Insulated trays are used for a variety of purposes. Such trays are widely used in institutional applications. Normally in such applications, the service consists of a tray and a separate cover for the tray. Such two-piece assemblies obviously are more expensive than a single piece unit and present handling problems. Although it has been proposed to provide a configuration for a tray wherein the trays may be stacked one upon the other without the use of covers, such unitary assemblies have not been wholly satisfactory and have suffered from lack of versitility.
It is, therefore, a principal object of this invention to provide an insulated tray having improved stacking characteristics.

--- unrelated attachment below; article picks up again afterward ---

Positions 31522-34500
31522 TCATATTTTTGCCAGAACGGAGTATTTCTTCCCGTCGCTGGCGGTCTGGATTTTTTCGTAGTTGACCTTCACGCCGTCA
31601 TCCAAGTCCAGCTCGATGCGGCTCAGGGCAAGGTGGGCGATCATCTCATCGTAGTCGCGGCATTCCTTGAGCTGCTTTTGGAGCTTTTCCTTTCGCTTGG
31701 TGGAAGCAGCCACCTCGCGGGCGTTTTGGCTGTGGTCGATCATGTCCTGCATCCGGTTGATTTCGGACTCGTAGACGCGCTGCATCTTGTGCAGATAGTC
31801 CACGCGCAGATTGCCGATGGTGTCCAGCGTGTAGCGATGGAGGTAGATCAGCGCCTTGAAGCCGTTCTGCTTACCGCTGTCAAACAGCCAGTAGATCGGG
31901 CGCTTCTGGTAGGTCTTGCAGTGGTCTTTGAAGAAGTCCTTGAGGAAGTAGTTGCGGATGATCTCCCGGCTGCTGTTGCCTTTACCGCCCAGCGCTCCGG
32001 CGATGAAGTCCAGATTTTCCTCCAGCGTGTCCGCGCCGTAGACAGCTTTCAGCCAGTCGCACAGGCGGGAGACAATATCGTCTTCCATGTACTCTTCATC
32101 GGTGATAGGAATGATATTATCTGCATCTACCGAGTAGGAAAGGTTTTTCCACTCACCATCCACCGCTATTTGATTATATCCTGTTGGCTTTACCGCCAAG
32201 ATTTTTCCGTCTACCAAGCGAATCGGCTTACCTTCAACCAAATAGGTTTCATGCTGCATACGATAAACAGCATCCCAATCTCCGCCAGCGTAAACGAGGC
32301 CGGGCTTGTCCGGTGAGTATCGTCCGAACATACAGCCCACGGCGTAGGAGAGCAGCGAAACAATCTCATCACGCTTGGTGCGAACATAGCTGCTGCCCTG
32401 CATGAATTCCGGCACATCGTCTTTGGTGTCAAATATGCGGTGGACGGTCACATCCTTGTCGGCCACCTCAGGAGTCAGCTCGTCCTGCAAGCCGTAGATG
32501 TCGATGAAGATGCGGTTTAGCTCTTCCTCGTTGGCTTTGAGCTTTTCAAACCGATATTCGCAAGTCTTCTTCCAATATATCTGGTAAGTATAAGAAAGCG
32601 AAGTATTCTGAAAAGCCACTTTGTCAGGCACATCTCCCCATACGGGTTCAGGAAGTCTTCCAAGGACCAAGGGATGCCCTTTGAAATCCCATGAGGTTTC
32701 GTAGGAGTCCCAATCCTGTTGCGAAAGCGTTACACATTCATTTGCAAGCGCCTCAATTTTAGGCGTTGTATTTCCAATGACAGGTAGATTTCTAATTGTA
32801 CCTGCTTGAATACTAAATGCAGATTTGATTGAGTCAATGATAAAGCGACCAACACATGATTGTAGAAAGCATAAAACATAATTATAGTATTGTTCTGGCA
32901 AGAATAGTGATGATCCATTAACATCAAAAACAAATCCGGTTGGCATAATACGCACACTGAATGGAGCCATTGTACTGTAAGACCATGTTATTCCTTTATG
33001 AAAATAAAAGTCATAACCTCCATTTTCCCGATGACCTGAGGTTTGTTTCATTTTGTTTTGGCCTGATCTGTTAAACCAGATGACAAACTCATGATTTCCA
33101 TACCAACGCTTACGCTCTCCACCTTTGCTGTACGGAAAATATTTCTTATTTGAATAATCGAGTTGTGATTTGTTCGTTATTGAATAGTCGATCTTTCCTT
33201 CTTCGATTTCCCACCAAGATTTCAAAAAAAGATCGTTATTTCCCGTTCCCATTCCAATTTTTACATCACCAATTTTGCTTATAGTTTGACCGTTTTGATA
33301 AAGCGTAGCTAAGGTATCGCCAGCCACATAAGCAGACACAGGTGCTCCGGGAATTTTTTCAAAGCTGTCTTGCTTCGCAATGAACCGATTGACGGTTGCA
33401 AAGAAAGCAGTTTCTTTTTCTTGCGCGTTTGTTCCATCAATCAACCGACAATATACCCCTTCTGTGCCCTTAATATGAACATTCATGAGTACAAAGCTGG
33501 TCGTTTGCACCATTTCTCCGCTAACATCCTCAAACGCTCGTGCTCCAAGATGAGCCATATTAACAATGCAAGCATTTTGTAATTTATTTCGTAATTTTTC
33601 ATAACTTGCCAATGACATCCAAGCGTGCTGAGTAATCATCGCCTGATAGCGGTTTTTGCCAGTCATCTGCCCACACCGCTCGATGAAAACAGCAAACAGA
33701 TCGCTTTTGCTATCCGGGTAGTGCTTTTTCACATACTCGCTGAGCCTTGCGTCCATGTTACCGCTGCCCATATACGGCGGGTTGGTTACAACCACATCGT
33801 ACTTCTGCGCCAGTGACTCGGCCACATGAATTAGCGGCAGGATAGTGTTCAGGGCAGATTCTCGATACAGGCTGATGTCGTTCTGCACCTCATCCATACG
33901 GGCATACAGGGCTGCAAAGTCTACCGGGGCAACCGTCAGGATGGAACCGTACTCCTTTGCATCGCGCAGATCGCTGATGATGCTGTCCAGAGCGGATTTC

It is another object of the invention to provide an improved stacking, insulated tray wherein adjacent trays may be stacked one upon the other in a wide variety of orientations.
It is still a further object of this invention to provide an insulated tray which may be used in an upright or in an inverted condition.
This invention is adapted to be embodied in an insulated tray having spaced upper and lower surfaces. The upper surface of the tray is formed with depressions for receipt of food articles. Interlocking means are formed both on the upper surface and lower surface of the tray. The interlocking means are configured so that pairs of trays may be stacked one upon the other and interlocked against relative transverse movement. The interlocking means are further configured so that pairs of trays may be stacked with either tray inverted relative to the other, with both trays upright or with both trays inverted.
Another feature of the invention is also adapted to be embodied in an insulated tray having spaced upper and lower surfaces. In accordance with this feature of the invention, each surface of the tray is formed with depressions so that either surface may receive food articles or the like.